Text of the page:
So, guilt trip over, leaving Walter in his psychological hellhole dispensed with, Peter says Joanne Ostler must have been using someone's name if she's actually been walking around for the past ten years. Olivia says they didn't get any hits on an alias search, and Peter asks what they based the search on. Now, if it's me, that means a wasted weekend at home with a couple of seasons of Alias, but that's probably not the FBI's method. Olivia tells Peter it's an anagram search, and combinations of different family names: "It's what most people use if they want to change their identity." Peter says he knows that, having done it once or twice himself ("Why doesn't that surprise me?" smirks Olivia) and suggests doing a search based on variations on the last name, since it's easiest to remember a lie that's close to the truth; his last name is Bishop, so he would become Peter King, or Peter Knight. Snicker. "Peter Knight"? Michael Knight's kid brother, I imagine. Olivia says, "Well, that's a great idea if your last name is as simple as Bishop. What do you do when it's Ostler?" Peter asks if he can use a computer, and then goes to work, typing in "Joanne Ostler: Derivation" in the FBI's all-purpose magical search engine. And while Olivia's on the phone looking for records of stolen cars from the last thirty-six hours, figuring Joanne's switched cars, he also tries typing in "Joanne Hyatt" and "Joanne Ritz" and searching the addresses. He pulls up a "Joanne Ritz" which doesn't have a picture and has a whole lot of "unknown" answers to various entries like "Marital status" and "confirmed address." He asks some guy where the computer prints, and then sits back and checks on his fantasy football team.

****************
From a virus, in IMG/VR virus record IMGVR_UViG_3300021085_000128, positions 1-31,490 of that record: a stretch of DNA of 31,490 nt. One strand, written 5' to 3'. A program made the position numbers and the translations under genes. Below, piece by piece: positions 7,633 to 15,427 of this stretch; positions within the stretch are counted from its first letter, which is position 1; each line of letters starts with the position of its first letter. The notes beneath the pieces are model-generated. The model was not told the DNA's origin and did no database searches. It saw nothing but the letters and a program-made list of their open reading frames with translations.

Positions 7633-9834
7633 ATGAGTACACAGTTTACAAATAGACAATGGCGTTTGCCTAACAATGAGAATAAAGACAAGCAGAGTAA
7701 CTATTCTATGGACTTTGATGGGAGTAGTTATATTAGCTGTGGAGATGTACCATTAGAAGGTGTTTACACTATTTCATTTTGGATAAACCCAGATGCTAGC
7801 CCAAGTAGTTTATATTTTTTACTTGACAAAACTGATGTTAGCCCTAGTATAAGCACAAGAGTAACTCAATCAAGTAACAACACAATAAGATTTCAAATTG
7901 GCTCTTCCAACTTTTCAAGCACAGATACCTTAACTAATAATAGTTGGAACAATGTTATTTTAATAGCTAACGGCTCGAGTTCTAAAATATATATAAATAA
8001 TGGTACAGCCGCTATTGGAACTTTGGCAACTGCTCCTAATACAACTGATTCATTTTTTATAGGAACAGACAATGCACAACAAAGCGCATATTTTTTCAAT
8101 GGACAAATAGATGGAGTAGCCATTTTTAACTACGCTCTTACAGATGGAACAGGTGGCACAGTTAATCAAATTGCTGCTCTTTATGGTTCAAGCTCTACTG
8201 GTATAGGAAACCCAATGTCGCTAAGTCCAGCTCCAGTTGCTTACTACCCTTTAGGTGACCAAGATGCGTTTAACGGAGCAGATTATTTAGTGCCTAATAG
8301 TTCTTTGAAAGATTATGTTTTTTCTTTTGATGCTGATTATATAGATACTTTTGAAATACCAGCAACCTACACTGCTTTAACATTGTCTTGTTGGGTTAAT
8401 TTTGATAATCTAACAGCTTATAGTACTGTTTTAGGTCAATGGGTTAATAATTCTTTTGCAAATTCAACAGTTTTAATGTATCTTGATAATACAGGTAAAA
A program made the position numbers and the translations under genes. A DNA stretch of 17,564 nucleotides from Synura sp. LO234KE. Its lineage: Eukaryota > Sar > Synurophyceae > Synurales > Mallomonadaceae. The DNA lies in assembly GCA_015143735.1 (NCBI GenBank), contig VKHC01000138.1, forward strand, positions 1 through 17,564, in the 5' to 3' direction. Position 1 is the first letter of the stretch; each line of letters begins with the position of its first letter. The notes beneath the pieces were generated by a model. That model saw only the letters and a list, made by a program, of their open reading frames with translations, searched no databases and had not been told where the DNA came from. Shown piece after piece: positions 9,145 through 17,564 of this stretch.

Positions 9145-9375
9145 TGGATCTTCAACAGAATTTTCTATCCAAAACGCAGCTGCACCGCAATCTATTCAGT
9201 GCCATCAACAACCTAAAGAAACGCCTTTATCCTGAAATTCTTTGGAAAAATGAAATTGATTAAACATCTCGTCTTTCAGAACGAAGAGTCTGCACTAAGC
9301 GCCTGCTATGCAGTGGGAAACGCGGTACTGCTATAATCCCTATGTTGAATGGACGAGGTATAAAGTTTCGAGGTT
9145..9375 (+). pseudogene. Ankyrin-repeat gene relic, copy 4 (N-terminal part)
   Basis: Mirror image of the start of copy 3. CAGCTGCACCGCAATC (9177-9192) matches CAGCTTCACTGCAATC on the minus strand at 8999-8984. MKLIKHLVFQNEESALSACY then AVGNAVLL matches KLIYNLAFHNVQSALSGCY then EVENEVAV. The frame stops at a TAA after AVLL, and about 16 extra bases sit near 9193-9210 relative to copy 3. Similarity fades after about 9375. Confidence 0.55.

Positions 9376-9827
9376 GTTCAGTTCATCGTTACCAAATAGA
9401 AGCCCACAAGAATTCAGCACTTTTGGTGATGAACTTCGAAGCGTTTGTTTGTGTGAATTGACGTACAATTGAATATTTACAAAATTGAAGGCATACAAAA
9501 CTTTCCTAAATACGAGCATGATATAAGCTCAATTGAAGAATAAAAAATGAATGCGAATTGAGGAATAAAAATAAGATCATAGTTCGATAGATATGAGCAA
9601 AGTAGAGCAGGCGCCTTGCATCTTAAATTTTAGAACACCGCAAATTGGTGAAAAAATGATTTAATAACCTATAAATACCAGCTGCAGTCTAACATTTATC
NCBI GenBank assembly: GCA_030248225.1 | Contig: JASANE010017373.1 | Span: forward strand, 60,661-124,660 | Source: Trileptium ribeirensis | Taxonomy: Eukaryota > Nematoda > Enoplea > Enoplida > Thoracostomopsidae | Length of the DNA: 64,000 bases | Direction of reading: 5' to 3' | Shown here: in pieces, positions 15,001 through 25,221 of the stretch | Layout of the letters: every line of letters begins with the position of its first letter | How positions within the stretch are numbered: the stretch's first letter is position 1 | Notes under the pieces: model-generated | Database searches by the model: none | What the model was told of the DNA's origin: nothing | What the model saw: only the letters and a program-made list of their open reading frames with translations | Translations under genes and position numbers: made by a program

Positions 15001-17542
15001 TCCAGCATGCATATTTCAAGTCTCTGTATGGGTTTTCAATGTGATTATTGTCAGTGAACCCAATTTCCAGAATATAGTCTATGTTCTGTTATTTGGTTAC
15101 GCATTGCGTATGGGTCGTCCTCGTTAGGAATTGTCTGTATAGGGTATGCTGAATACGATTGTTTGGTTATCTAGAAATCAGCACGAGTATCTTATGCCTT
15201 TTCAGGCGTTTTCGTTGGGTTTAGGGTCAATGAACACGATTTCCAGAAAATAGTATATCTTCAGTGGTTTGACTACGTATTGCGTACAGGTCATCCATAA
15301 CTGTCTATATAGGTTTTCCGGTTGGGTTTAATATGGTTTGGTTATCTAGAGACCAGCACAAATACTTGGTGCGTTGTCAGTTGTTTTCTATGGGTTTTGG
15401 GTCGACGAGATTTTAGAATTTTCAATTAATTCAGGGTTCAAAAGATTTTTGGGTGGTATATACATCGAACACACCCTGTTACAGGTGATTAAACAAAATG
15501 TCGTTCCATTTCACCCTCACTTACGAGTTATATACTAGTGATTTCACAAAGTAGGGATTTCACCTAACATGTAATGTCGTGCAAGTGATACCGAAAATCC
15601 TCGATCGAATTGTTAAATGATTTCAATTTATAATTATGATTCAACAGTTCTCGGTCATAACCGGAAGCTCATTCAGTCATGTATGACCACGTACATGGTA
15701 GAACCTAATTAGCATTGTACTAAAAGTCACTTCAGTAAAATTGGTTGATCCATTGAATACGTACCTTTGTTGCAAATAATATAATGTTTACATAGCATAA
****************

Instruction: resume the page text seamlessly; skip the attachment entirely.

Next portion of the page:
Olivia's still on her phone when Peter gives her the printout and tells her Ostler is Middle English for "innkeeper." Olivia's skeptical, but Peter explains how he then cross-indexed last names that matched hotels with her first name, and came up with this mystery woman in Clarksburg with just a P.O. box: "Criminals don't really like people like you knowing where they live," says Peter. Then maybe they should come up with aliases and that don't take two minutes to crack! Dunham asks the person on the other end of her phone to expand the grid search to Clarksburg.
Ben's sitting and playing the piano with his mom, who's smiling and swaying slightly, listening to the music. He stops, and Joanne, standing nearby, asks him what's wrong. "I ... I just don't see it," he says. His mom tells him he's doing great, so he starts up again, but stops before too long. Joanne stares at him. Then, suddenly, there's blood dripping on the keys. Ben looks up to see his mom's scar is a bleeding wound. She touches her fingers to it -- well, now it's going to get infected, too! -- and she says to Joanne that she doesn't want to go away. "Well, that's up to Ben, isn't it?" Yikes! The only thing I can ever remember riding on a performance was ice cream after the recital, and I always got that, whether I screwed up the piece or not, and whether I made my mom bleed or not. Ben yells at Joanne to stop it, and she says, calmly, "If you lose her again, you'll only have yourself to blame," and now Abby actually starts bleeding from the mouth, and Ben screams.